74 Consciously crafting your own subjective world Medieval → Enlightenment → Modernism → Post-modernism

75 “There’s no such thing as absolute truth. What you see varies according to what you are looking for. The story depends on who is listening and watching, as well as who is acting and talking.”

76 1.Post-modernism (“after the modern era” of science) is the reigning mindset of the UGEN because of its emphasis on individualized, subjective truth. “Truth” is shaped by your lifestyle, tribal memberships, & opinions. 2.Truth is what you say it is based on the subjective world you live in. Other people hold different “truths” because they live in different subjective worlds. 3.There are as many truths as there are people. You’re on your own, which is why tribal support is needed.

77 1.“Postmodernism reduces all significant truth to matters of personal preference and ends in nihilism” (no values at all). 2.“In the post-modern world, where we ask the self to be the sole source of meaning, value and purpose, survival of the self has become problematic. The self has become increasingly insubstantial and vulnerable.” UGENs need tribes to have a sense of self, so picking personal tribes is as important to UGENs as picking a career.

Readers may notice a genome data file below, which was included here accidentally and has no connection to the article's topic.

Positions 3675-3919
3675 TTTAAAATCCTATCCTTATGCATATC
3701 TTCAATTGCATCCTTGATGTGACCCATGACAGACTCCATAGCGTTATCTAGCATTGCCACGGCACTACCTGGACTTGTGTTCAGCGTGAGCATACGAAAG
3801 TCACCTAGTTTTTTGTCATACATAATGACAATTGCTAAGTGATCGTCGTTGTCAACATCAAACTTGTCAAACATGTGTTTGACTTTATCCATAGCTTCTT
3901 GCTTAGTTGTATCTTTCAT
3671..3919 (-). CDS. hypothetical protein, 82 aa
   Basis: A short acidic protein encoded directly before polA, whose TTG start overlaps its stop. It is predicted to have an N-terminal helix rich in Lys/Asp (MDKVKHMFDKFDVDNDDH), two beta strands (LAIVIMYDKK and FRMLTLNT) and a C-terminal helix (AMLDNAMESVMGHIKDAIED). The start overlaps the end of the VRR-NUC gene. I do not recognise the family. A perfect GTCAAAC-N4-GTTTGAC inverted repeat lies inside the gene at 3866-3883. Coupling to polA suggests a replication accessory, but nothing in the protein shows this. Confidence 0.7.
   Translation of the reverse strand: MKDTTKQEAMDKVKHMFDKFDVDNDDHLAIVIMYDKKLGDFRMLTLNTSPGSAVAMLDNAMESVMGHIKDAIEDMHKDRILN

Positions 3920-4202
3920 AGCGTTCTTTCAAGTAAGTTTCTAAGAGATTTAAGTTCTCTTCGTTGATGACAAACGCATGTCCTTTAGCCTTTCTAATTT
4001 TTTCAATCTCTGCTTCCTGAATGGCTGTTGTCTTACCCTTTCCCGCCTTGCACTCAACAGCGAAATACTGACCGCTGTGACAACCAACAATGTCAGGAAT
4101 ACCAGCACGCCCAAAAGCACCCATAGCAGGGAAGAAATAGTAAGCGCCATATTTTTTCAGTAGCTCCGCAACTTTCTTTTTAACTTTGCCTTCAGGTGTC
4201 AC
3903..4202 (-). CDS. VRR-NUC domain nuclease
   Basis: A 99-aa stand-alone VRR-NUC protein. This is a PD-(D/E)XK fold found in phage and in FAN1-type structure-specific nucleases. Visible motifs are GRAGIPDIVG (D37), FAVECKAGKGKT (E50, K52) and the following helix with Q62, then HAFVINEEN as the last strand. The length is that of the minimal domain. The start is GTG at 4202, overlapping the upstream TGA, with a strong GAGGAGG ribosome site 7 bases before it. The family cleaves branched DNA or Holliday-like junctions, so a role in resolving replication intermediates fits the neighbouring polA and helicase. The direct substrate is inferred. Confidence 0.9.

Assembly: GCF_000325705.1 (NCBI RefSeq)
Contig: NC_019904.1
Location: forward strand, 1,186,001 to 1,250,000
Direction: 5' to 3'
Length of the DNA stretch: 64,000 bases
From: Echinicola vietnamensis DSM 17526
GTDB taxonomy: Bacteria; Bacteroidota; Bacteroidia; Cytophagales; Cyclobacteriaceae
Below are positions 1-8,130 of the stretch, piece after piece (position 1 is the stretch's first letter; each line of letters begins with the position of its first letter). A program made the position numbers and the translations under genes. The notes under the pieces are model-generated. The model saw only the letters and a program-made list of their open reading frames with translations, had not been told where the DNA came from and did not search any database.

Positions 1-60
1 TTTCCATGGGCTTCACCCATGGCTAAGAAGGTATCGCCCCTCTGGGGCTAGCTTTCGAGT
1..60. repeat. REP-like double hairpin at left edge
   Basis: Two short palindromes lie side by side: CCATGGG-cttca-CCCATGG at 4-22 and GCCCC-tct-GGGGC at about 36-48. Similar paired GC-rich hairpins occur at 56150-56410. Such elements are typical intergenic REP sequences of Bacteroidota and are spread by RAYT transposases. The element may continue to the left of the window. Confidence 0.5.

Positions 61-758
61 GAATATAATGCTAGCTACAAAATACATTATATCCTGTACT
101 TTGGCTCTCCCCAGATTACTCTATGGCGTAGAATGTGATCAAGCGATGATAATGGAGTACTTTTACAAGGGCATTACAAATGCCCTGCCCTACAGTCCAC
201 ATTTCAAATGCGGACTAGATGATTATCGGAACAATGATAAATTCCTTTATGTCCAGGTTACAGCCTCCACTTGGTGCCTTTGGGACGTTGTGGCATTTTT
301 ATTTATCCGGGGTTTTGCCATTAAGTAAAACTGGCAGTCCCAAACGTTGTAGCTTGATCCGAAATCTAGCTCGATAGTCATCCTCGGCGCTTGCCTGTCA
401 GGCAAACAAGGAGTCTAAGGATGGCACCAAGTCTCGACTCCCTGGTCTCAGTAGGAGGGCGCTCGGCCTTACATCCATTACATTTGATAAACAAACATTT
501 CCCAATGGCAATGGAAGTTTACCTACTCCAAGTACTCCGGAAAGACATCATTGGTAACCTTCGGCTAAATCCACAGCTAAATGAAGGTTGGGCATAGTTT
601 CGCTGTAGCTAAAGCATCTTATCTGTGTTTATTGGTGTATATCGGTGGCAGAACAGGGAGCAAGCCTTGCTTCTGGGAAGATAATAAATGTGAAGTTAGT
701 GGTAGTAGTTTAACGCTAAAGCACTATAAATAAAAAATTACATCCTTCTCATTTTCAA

78 MODERNISM says there is no absolute truth. POST-MODERNISM holds that there is no objective truth—that I have to (existentially) define what is “truth” for me based on my subjective feelings, tribal groups, & way of seeing reality. Asked to define truth, high profile postmodern philosopher Richard Rorty replied simply: It’s what my friends let me get away with saying.